After cutting it down to a appropriate size I used plaster to make solid copies. On a side note, don’t try and rush de- molding plaster of paris. You will just end up with a mess.
After only one failed pour I had my forms!
To put pressure down evenly on my foam I took a scrap piece of acrylic that has been laying around my shop and used a dremel to cut it in to shape. After gluing my forms down to a board I used my heat gun and my make shift press to get this shape. I still ended up on my hands and knees pressing this into place.
My parents said I could do anything when I grew up. So I gave a floor mat boobs!
After my wonderful wife gave me the shape she wanted it was off to seal this up for painting. EVA foam is very porous and does not paint well if you don’t prep it right. A mix of white glue and water will seal it up. The glue I used is a craft glue called Sobo that you can get at any craft store, but regular Elmer’s glue will work as well. I use about a 2 parts glue to 1 part water mix. And by that I mean I totally just eyeballed it. But if I had to guess I would say 2to1 is about right.
Now even though its been sealed I want a primer layer down before I start painting.
This is just one coat of Plasti-Dip out of the spray can. The high gloss shine goes away after it dries.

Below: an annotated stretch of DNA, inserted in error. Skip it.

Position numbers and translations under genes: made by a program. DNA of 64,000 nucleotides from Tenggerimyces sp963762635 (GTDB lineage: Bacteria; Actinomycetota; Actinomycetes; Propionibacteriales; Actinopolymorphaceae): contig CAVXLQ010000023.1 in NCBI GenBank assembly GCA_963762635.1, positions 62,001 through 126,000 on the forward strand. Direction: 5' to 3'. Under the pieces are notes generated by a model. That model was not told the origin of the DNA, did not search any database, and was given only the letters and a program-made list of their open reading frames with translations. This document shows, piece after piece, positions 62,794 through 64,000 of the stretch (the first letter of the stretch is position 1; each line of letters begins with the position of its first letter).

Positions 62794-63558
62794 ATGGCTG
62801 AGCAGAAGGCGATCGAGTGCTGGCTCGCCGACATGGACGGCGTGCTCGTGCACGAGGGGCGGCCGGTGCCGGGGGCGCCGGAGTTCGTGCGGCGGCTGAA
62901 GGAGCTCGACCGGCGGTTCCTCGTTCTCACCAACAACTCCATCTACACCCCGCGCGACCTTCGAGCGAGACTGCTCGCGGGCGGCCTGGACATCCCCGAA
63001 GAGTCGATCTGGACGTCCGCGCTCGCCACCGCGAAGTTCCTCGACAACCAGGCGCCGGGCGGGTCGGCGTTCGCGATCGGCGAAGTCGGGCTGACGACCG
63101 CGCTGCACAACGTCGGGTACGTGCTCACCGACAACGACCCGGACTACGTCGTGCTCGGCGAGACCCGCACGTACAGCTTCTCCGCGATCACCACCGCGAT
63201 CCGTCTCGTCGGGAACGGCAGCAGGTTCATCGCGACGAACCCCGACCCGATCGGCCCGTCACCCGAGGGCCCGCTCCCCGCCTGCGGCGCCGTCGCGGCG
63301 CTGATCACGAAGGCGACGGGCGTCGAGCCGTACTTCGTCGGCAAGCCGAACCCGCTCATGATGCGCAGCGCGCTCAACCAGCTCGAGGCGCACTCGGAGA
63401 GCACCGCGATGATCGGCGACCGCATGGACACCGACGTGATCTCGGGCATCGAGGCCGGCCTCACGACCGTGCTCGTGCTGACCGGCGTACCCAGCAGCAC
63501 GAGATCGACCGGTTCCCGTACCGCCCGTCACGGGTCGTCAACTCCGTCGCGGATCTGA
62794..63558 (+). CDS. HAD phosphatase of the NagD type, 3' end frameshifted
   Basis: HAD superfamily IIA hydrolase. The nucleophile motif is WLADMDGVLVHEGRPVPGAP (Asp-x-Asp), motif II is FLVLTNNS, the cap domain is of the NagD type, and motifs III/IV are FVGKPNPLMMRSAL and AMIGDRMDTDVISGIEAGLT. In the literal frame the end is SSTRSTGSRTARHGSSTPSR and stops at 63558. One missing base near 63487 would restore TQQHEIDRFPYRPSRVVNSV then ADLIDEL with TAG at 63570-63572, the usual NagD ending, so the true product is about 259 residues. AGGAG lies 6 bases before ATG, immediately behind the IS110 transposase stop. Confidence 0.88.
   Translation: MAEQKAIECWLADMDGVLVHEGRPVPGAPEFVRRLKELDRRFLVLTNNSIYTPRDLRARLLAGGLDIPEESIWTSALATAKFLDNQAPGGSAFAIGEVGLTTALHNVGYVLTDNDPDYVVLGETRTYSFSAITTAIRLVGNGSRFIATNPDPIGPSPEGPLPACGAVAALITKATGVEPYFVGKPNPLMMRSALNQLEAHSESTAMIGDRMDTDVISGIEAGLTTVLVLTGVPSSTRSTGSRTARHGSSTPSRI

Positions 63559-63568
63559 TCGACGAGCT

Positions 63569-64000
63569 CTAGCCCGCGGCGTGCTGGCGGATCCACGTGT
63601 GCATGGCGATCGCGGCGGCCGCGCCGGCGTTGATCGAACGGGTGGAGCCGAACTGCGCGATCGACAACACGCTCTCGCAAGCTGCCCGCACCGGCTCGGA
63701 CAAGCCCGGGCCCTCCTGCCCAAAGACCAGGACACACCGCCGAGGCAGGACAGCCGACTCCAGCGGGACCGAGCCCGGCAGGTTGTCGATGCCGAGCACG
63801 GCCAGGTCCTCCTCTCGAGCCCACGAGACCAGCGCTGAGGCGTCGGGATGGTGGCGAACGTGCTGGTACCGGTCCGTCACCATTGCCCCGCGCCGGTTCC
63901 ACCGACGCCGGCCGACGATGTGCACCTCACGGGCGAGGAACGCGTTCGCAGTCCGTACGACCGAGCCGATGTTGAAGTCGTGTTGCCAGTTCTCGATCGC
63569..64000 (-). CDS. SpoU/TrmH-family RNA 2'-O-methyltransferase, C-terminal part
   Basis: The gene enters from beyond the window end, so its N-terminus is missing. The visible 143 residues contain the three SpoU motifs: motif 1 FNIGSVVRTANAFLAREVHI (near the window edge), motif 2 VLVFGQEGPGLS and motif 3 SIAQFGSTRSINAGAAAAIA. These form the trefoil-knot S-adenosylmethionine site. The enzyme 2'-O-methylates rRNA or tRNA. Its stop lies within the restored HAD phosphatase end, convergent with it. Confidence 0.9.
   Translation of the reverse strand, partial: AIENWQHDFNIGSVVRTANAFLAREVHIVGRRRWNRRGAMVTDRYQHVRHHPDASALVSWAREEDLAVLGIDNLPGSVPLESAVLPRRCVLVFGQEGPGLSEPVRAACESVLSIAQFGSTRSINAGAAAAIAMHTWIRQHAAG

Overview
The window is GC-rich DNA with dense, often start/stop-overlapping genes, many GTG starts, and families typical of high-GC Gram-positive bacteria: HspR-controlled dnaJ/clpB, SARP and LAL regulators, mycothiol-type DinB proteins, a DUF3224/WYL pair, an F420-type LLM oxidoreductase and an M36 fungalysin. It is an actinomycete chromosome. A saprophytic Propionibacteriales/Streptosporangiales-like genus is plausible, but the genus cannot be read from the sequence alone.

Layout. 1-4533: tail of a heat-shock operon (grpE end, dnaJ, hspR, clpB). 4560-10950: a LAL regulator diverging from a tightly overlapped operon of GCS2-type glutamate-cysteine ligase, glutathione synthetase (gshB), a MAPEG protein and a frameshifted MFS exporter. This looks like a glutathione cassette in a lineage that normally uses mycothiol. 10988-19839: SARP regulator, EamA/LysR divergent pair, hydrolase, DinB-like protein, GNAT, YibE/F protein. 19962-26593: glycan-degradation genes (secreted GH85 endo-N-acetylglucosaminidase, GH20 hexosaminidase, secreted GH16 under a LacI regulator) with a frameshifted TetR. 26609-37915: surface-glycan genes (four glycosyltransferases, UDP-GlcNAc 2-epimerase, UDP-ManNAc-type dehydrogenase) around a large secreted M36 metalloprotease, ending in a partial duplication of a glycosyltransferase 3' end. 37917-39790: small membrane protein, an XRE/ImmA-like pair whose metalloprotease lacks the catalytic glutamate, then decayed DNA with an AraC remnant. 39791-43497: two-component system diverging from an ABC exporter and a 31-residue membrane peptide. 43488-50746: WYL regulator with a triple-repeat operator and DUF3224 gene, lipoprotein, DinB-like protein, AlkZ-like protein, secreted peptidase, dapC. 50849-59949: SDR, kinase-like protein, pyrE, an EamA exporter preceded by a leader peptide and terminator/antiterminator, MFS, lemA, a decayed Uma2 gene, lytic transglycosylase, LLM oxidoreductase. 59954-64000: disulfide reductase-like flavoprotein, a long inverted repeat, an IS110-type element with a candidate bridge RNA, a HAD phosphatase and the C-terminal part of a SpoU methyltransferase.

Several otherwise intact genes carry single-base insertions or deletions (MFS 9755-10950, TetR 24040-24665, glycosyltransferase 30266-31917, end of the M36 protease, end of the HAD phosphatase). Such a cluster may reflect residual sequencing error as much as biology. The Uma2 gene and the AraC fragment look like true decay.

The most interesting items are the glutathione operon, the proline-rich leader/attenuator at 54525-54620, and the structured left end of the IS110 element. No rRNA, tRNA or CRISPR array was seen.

Now I just recently discovered acrylic spray paint, and I think I’m in love. Super high pigmentation, excellent coverage, flexible, low odor, fast drying time, mixable and blendable. The only draw back is that they average $10 a pop. Oh and you have to shake them for at least 3 minutes or you can ruin the whole can. The Liquitex brand they now carry at Michaels craft stores. They don’t have as wide a color selection as the Gold brand (which Arizona Art Supply carries) but you can color match to their regular acrylic paints which might come in handy in the future. The Gold brand Chrome came out more like a bright silver, but chrome in a can never looks like the real deal. The Liquitex transparent yellow was tricky to work with at first but I think I nailed the metallic yellow look that my wife wanted. To top the whole thing off I clear coated it in a gloss acrylic sealer and glued to the suit using fabri-tac. My only failure was the hands. The clear coat wont dry on vinyl and the yellow will flake if it does not have a top coat. But we did get to coin the term “handruff” at free comic book day, so all was not in vain. Check out the other half of this build here oneblackcatsuit/wasp